SENA designed this system specifically for the Neotec II. The components install easily and completely on the inside of the helmet, so there’s nothing outside to create noise through added wind turbulence. The custom design ensures there’s no negative effect to the helmet’s level of protection either (no holes to be drilled in the shell or padding adjustment).

You have to buy the SRL system separately as it’s not included with the helmet. I couldn’t find an exact availability date for the system at the time of this writing, but more in depth details for the SRL are available on Sena’s website here.

Price Tag: “Cha-Ching!”

With all these features protected by a 5 year warranty and the level finery found in a handmade helmet, it’s no surprise the price to own a Neotec II isn’t low. It starts at $699 USD for solid colours and $799 for the detailed, graphic-rich ones.

Then you have to shell out some more bitcoin for the SENA… because it wouldn’t be right not to listen to music and call all your friends to tell them how much fun you’re having while out living life to its fullest on two wheels.

Let me add my voice to the many claiming that it’s worth the cost. I know someone whose life was saved because he was wearing a premium quality brain bucket. Specifically it was a Shoei on his head at the time of his accident. The helmet absorbed nearly the full force of the crash, destroying itself in the process, but without doubt preserving him.


Shoei already released the Neotec II to the European market back in October 2017. They expect to release it everywhere else this year. That leaves us here in North America and those in Asia some time to save up for this can’t miss offering in head protection technology.

Photo Gallery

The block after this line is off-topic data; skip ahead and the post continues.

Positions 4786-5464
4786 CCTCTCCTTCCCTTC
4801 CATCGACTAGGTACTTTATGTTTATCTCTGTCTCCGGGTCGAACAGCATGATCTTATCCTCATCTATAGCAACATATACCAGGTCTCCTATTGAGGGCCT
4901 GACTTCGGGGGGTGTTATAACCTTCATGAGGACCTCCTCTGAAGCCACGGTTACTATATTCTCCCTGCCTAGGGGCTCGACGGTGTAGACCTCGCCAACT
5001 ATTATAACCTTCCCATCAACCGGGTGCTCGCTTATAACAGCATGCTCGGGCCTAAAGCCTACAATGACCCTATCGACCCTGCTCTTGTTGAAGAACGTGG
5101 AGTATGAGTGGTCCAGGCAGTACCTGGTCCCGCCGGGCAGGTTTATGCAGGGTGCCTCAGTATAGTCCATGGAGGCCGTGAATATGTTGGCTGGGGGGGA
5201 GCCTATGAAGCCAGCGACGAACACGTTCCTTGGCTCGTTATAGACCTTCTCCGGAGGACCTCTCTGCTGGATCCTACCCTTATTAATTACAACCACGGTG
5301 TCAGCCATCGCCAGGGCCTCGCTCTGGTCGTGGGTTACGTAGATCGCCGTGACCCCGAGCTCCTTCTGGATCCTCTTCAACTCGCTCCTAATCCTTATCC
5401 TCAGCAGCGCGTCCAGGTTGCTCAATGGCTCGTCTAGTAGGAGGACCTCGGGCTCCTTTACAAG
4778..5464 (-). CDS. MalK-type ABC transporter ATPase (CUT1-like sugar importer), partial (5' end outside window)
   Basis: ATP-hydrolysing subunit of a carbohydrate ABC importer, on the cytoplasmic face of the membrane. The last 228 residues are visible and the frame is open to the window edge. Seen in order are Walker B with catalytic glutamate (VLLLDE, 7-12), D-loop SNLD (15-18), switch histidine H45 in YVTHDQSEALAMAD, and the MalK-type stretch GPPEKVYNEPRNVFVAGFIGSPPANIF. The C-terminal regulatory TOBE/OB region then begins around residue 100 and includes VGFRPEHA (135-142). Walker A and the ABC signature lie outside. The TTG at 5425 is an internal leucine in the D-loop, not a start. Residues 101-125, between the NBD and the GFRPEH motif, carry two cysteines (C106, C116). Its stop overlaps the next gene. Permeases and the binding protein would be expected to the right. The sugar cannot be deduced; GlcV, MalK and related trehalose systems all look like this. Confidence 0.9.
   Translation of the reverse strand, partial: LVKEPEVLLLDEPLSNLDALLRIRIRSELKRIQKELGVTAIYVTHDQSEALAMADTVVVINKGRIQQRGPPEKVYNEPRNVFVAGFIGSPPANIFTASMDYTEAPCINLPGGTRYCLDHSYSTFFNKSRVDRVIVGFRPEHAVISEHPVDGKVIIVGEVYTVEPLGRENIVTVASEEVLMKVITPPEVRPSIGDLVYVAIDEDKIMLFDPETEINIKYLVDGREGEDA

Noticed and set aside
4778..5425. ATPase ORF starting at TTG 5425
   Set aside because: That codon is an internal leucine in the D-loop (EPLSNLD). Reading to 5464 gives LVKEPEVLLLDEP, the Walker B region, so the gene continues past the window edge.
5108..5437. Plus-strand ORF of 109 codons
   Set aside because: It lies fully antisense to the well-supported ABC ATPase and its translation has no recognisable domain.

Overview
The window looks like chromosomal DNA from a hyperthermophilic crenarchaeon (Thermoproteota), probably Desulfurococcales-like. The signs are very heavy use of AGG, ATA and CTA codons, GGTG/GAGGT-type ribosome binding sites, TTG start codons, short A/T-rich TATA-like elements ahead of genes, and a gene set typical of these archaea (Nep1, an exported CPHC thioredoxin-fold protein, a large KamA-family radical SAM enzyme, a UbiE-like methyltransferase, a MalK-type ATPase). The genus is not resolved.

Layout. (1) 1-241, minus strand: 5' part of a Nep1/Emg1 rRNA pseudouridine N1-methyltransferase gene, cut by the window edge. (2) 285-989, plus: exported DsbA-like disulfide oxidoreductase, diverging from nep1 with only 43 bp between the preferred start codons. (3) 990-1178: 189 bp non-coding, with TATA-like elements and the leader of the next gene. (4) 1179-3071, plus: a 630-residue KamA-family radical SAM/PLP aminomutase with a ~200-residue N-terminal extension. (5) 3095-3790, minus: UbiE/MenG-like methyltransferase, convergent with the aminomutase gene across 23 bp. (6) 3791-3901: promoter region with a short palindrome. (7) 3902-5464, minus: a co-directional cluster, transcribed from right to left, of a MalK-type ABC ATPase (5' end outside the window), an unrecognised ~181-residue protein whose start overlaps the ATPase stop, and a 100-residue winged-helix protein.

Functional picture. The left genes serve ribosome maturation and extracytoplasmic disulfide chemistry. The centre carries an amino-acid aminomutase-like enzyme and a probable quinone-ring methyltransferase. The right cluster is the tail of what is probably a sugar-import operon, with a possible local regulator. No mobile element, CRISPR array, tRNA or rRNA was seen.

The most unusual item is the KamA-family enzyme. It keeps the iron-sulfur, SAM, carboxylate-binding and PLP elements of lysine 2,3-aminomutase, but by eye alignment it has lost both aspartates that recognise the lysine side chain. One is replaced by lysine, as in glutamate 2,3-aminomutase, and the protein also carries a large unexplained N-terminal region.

1. “The quick release strap is very useful for emergency removal of your helmet in the event of the wearer needing medical attention for example. Paramedics will often just cut a chinstrap to access a patient which would ruin the helmet.”

    Really? Because I’m thinking that if you’re ever in a situation where a paramedic needs to cut the chinstrap on your helmet:

    A) you have worse problems then the cost of replacing your helmet; and,
    B) you’re helmet is probably already damaged and unusable in the future.

    If you prefer the wratcheting chinstrap to the standard double D-rings, fine. But it really isn’t a selling point as far as safety is concerned. OTOH, the removable cheekpads on the Nolan helmet reviewed earlier this week IS a selling point as far as safety is concerned.

    Note that I’m not criticizing the helmet–I’ve been wearing Shoei helmets for over 30 years.

    1. It’s not about the cost/damage to the helmet. The Emergency Release System removes part of the paddding thus creating more free space arround your head so paramedics can more easily/safely remove the helmet from your head (with lower risk of neck injury due to removal of the helmet).